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There's No Need to Hit the Panic Button on Kemba Walker Quite Yet

Liam McKeone
Kemba Walker
Kemba Walker / Maddie Meyer/Getty Images
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The Boston Celtics have been hampered by a slew of injuries and positive COVID tests to start the 2020-21 season. Their best starting five have played less than a handful of games together. The team just finished up a West Coast road trip with a loss to the Utah Jazz, going 2-3 in the five games played on the opposite coast. Sitting at 12-11, the season is far from over, but Boston has some things to work out before anyone can start talking about a repeat run to the Eastern Conference Finals.

One of those things is Kemba Walker. Walker missed the first chunk of the season to rehab a knee injury that's been bothering him since the latter half of the 2019-20 season. He battled through the pain to give the Celtics a much-needed boost at times during their playoff run in the bubble, and paid the price in missing the first 13 games of this shortened season. Since returning, though, Walker has been anything but his usual self.

After taking a few games to ramp up his minutes and get back into the flow of things, Walker played the more central role to the team's offense that he did last season over the last seven games. His season numbers are bad. He's averaging nearly as many field goal attempts (15.6) as he is points per game (15.9). He's shooting merely 35 percent from the floor and 30 percent from three-point land. His last two games in particular have been ugly; Walker shot 4-of-20 against the Phoenix Suns before shooting 2-of-12 in last night's loss.

This has led to a lot of concern about Walker's ability to positively impact games and if the Celtics really are better off with Walker down the stretch when it comes to playing playoff basketball. Such discussion is, of course, a little ridiculous; Walker is a player who relies heavily upon his explosion and quick-twitch ability and is coming off a knee injury that very much hinders that. The fact that he's shooting enough bricks to build a lovely home can easily be attributed to the fact that he went from September to late January without playing live basketball thanks to his rehab. It takes a bit to get into the groove of things.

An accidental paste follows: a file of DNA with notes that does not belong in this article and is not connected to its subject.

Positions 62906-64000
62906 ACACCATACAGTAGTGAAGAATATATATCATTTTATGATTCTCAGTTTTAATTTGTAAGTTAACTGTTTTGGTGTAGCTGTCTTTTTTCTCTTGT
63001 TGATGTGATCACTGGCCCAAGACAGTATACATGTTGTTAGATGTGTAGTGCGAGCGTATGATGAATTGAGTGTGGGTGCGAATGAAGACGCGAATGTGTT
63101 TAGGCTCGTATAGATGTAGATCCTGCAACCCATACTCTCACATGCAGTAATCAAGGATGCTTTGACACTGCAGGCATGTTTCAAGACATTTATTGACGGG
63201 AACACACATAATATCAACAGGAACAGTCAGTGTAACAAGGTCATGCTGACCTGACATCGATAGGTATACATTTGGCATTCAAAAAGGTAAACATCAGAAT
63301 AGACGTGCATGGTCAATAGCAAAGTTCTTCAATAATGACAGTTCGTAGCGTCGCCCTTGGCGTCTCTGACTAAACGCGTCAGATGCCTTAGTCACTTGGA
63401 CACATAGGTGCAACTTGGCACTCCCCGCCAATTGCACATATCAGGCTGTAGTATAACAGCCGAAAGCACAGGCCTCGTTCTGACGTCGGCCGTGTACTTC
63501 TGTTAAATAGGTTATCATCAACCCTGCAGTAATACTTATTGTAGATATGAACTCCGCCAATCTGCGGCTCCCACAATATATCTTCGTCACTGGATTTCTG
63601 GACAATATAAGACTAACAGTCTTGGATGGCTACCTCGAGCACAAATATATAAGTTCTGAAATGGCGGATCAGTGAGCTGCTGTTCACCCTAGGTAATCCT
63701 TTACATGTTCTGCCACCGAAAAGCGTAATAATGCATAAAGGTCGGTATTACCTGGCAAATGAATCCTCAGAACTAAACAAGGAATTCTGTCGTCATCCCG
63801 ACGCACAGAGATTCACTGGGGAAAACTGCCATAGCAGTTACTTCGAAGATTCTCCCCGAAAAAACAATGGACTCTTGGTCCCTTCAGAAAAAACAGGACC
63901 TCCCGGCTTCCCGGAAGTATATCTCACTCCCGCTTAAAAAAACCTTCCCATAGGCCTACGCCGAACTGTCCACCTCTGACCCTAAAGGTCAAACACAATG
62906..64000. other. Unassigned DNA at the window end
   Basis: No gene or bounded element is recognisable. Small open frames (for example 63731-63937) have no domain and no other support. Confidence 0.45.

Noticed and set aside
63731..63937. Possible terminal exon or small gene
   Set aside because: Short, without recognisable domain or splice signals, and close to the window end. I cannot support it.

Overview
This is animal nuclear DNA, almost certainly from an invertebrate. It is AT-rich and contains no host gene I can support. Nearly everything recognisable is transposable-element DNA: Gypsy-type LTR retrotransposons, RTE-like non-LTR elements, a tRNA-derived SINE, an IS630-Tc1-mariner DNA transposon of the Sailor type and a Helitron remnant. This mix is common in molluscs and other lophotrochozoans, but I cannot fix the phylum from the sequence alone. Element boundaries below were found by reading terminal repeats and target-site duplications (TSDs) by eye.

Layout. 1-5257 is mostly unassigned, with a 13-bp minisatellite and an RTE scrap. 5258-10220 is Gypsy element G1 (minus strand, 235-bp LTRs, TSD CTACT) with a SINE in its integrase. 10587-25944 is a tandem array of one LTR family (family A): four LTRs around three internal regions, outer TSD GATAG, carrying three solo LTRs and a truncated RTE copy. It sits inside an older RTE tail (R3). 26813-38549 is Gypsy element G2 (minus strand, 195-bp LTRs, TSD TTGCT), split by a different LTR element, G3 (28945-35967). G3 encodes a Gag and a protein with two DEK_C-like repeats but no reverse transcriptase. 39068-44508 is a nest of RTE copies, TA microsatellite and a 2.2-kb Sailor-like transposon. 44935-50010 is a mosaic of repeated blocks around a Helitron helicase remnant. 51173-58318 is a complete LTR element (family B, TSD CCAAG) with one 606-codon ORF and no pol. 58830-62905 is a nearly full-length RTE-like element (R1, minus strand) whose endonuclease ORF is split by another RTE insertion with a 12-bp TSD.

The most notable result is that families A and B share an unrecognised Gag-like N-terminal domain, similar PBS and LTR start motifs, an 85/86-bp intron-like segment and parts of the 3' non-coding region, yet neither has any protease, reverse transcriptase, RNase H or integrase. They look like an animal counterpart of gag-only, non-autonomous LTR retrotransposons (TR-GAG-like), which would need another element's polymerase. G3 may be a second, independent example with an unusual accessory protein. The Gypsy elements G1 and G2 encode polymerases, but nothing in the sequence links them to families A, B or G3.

Most important to keep in mind besides the reasonable expectations for a player in Walker's situation is that the point guard has always been streaky. Not so much during individual outings, but there will be stretches that last a week where Walker can't hit a shot to save his life. It's been a recurring theme throughout his career. And he always bounces back. There's no reason to think he can't do so now.

Take last season. Before Walker's knee issues really started to affect his game, there was a series of matchups when he was simply bad. A week's worth of games from December 20-27 saw Walker average 15 points per game while shooting only 39 percent from the floor and 34 percent from deep. He failed to top 23 points scored in any of those four games. Over the next four games, he scored 21 points a night while shooting 48 percent. Bounce-back.

It dates back to his Charlotte days. Back then it was more understandable when Walker would go cold, since he was the only player on the team capable of scoring a basket most nights. But the trend remains the same, even if those cold stretches are a bit longer. From November 21 to December 15 of 2018, Walker completely lost his shot and only managed to average 19 points per game while shooting 35 percent from the floor and 27 percent from three over 13 games played. His best game in that stretch was a 31-point outing, but it took him 25 shots to get there and he only made eight. Over the next 13 games, Walker averaged 25 PPG, shooting 45 percent from the field and 37 percent from deep. Bounce-back!

It's simply his nature as a player. Even the most high-volume of shooters will have bad nights. The very best don't let it carry over to the next night. Walker isn't in that tier of scorer, but he's in the following tier, the kind of player who struggles for a few games then proceeds to make up for it with a handful of big games. It can be maddening, no doubt about that. And Walker's small stature means that when he's not scoring, he's a huge net negative with a lack of impact on the defensive end of the floor.

But Walker has proved time and time again that he can and will rebound after tough performances. His defense will always be a problem, but more often than not he makes up for it with offensive firepower. He doesn't look any different out there, so there is no reason yet to assume Walker is washed and the knee issue signifies the decline of a great scorer.

The shots just aren't falling. They will. Walker just needs time.

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